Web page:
03 February 2006
Candlemas: another lumpy experience
Yes, the kids thought it would be fun to make candles for Candlemas, and, yes, they wanted to dip them. Ummm, I know nothing about dipping candles. Nothing. But, who am I to let that stand in my way? I mean, really, someday I need to write a Complete Idiot's Guide to Homeschooling in which the truly idiotic parts will be drawn directly from experience.
Having read many websites about candlemaking, we got some beeswax and cotton wick from Hobby Lobby. I found a soup can that seemed serviceable. I filled a pot with water, put some canning lid rings in it (to hold the can up from the bottom of the pan), put the soup can in, and started filling the can with chunks of beeswax (pried off the bar with a Craftsman screwdriver, which have a lifelong replacement guarantee, although I'm not sure that extends to issues like "covered with blobs of wax"). I was very cautious, not wanting to overheat the wax. Very cautious. So cautious the wax didn't melt. I'm standing there with all sorts of safety equipment (pan lids and heavy towels to smother any flames, cold water to douse any burned skin), and I'm only heating the wax to "pliable" stage, as though we're going to do some beeswax modelling.
After about an hour and a half of this, I finally got over my fear of igniting the entire kitchen and Turned Up The Heat. Okay, the wax finally started getting melty. I tied wick onto dowels, ready to dip. I pictured kids joyfully dipping candles there on the stovetop, and it hit me -- they were going to drip wax all over the stove top. I hate this stove top (which is a smooth top), but I wasn't planning on replacing it just yet. Soooo, I called to the kids to bring over the little table. I figured if I left the can in the pot of hot water the heat of the water would keep the wax liquid (just about every set of directions I had read mentioned using some sort of hot plate; guess what, they're right, but I don't own one and it didn't seem to be the best moment to run out and buy one).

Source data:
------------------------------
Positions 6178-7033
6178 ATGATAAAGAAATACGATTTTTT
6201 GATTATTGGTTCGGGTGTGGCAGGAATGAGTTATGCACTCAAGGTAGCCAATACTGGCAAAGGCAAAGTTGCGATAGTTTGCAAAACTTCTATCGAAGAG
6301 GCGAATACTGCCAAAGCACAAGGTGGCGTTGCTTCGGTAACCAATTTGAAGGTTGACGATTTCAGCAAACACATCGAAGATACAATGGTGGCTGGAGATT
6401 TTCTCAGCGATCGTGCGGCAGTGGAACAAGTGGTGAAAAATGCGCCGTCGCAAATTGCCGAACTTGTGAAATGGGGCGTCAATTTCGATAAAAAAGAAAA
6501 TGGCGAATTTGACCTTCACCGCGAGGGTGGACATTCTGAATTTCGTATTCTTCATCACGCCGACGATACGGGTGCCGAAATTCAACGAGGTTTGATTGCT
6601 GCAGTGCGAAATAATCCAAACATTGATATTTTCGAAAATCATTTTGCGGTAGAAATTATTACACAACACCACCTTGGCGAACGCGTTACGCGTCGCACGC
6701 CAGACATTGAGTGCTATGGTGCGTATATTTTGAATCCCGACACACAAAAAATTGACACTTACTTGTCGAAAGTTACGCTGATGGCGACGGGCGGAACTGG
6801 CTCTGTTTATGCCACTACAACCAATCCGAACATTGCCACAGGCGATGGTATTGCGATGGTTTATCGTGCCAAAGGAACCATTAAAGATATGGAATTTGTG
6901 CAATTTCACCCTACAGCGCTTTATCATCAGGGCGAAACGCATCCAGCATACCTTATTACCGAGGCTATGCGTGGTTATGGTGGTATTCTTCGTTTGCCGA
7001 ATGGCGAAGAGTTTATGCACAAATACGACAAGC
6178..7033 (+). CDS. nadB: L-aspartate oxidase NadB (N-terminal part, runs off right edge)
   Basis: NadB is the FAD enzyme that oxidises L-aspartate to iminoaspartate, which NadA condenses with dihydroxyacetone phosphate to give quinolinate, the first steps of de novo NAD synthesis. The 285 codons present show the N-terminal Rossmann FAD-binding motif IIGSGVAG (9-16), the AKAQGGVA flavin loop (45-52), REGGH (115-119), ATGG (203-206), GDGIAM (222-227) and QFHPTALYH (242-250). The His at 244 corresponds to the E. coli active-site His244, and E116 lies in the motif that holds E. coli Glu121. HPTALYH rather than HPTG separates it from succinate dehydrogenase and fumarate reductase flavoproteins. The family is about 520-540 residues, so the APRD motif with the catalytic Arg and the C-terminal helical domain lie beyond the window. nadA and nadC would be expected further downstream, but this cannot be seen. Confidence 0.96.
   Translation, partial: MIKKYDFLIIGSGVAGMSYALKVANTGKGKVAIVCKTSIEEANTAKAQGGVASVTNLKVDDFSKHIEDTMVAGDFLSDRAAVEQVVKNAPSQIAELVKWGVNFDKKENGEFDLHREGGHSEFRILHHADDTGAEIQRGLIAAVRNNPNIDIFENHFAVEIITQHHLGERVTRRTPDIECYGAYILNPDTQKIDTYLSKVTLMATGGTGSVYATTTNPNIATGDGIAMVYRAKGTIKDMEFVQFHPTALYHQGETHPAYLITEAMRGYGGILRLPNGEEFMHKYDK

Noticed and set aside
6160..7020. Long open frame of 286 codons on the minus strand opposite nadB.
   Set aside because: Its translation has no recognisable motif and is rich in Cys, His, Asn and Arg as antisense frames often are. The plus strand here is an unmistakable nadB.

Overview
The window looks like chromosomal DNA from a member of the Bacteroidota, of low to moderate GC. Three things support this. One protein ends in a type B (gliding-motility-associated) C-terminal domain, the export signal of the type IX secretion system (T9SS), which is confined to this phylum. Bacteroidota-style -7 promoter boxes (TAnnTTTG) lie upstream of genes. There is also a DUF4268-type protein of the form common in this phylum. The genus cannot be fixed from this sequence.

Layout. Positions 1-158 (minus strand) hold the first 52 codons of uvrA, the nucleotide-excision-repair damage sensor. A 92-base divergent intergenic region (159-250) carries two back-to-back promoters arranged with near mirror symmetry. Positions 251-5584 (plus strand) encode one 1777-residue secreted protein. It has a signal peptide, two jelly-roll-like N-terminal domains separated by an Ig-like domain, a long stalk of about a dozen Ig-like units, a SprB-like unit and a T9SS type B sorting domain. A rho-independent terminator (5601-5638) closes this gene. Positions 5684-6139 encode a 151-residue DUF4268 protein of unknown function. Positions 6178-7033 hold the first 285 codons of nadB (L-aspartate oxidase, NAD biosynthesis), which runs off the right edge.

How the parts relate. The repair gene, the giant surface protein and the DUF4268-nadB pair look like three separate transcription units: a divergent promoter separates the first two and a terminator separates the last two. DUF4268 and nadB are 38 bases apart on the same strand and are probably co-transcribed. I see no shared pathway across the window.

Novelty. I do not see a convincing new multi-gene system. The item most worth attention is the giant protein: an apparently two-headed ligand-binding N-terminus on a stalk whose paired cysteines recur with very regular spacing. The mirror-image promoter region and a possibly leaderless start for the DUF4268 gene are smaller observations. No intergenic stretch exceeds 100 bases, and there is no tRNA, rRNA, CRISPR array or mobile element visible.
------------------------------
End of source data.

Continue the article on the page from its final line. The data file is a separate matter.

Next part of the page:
For the record, the wax DID drip all over. All over the pot of water, which was a good Farberware pot. I have an icky old pot to use for messy things, but didn't think to use it. If you're ever in this position (surely no one else is this mindless, though) you can scrape off most of the wax with your fingernail you can use canola oil to clean off the residue. And I'm so proud to say that I resisted the temptation to dump all the (waxy) water down the sink where it would clog the pipes; I dumped it outside on some gravel.
The kids had a great time dipping. We counted 1-2-3-4-3-2-1 to get a dipping rhythm going. They would dip their candles in the hot wax, then in the cold water, then back to the hot wax. When the level in the can got too low to dip, I poured the remainder in a couple of cookie cutters I had coated with vaseline.
I think the kids are expecting this to be an annual event. I wonder how many years it will take until I get the hang of it.
We ate dinner by candlelight last night. The candles are lumpy, but we thought they were beautiful.